The town has two centres: "Città alta" (upper city), a hilltop medieval town, surrounded by 17th century cyclopic defensive walls, and the "Città bassa" (lower city). The two parts of the town are connected by funicular/cable car, roads, and foot-paths (the most convenient being immediately adjacent to the funicular station). Parking spaces are very limited in the upper city.
The upper city, surrounded by Venetian walls built in the 17th century, forms the historic centre of Bergamo. Città Alta is an extremely expensive place to live in, with properties being sold for a minimum of 2,000,000 euro.[
The Città Alta or Upper City is the original Bergamo, dating back to the time of the Celts who built a fortified town on this strategic hill-top. In the 2nd century BC the Romans arrived, and remained for 700 years. The road layout of Alta still echoes the one they laid out, with two main streets, the cardo and the decumanus, dividing it into quarters and crossing at the centre – today’s Via Gombito / Via Colleoni and Via San Lorenzo / Via Mario Lupo. The Romans would also have built a forum, arena, baths and a water supply system. Of these, almost nothing remains, although it is generally thought that the forum would have occupied the raised ground that now is home to the Rocca fortress.
As almost everywhere, when the Roman Empire collapsed Bergamo was left to a succession of barbarian invaders, before finding stability again under Venetian rule in the 15th century. Much of today’s Alta owes its appearance to this period. The Venetians built the walls around the city, laid out the Piazza Vecchia, and modified existing buildings, embellishing them in their own style – the many winged lions (the symbol of Venice) date from this period, although the one on the Palazzo della Ragione was added in the 18th century towards the end of Venetian dominance. It was also at this time that the city started to spread out on the plains below – the beginnings of the Città Bassa or Lower City.
Bergamo’s strategic location on this northern Italian hill meant that other too would occupy it over the centuries – after the Venetians came the French, and after them the Austrians. These too left their mark on the city, which is today a pleasing mix of ancient and not so ancient buildings jumbled together in winding back streets and around the various piazzas. It’s a place for wandering and discovering, so don’t just stick to the major sights listed in your guidebook; go too in search of hidden details and pretty corners, and you will really get a sense of the layers of history that make up this Città Alta.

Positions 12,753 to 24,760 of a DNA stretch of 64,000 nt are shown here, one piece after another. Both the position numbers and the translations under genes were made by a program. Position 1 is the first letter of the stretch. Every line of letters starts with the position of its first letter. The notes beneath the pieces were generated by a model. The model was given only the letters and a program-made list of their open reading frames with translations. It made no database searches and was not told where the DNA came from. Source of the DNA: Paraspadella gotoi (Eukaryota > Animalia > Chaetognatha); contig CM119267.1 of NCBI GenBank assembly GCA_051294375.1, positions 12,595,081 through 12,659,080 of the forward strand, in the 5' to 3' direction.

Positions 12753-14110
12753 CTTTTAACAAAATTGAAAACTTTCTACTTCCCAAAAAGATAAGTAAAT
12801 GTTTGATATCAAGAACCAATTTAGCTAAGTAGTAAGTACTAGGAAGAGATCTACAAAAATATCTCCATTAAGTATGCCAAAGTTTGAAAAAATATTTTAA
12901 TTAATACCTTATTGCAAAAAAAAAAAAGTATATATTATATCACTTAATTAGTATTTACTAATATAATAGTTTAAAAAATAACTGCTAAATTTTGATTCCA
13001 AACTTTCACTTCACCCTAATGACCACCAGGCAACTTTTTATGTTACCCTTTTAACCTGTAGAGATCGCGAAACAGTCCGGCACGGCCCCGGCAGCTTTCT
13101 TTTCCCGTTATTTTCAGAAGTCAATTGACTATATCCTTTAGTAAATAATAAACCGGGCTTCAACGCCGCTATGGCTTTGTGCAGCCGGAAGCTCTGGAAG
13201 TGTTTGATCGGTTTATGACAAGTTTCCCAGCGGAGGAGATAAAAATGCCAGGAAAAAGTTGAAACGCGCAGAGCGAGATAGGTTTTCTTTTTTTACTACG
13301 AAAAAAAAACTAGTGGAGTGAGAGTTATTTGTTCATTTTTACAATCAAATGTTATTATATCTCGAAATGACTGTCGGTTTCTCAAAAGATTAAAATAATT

I started my journey of discovery here on the guided walk organised for the VT group.
A characteristic sight of the Città Alta are these tall narrow houses that dot the skyline. At one time there would have been perhaps a hundred here, and the observant visitor can still find a fair number, though some have been partially lopped or modified (as in those seen in photo five).
Powerful medieval families built these tower houses in many northern Italian cities as both secure, easily-defended homes and as a sign of their power – only the rich and powerful could afford the necessary building materials to build so high. At times it was even a sort of “keeping up with the Jones” rivalry – if one built high, the neighbour would build higher in a spirit of “my tower is taller than your tower” competition.
The best known of Bergamo’s remaining tower houses is the Torre Gombito, a prominent landmark on the street of the same name. Today it houses the tourist information office (staffed by very helpful guides and experts on the city as I can testify) and a luxury boutique hotel. You can go up the tower for what is apparently a great view of the city, but as there is no lift I chose not to attempt the climb. (As an aside, a similarly great view can be had for considerably less effort by taking the lift up the Torre Civica or Campanone).
More great examples of these tower houses can be found nearby in the Piazza del Mercato Fieno (the Hay Market). One of these (on the right in photo one) used to be owned by Bergamo’s rich and powerful Suardi family and has a pretty little balcony under a double arched mullioned window. The houses seem still to be lived-in (probably as apartments) – what an interesting home to have! Though you would need to be fit, and to be prepared to put up with the many inconveniences of life in the Città Alta as described by our guide – horrendous parking, some distance from supermarkets, the responsibilities of maintaining an historic home for future generations, and of course all of us tourists gawping at your house all day!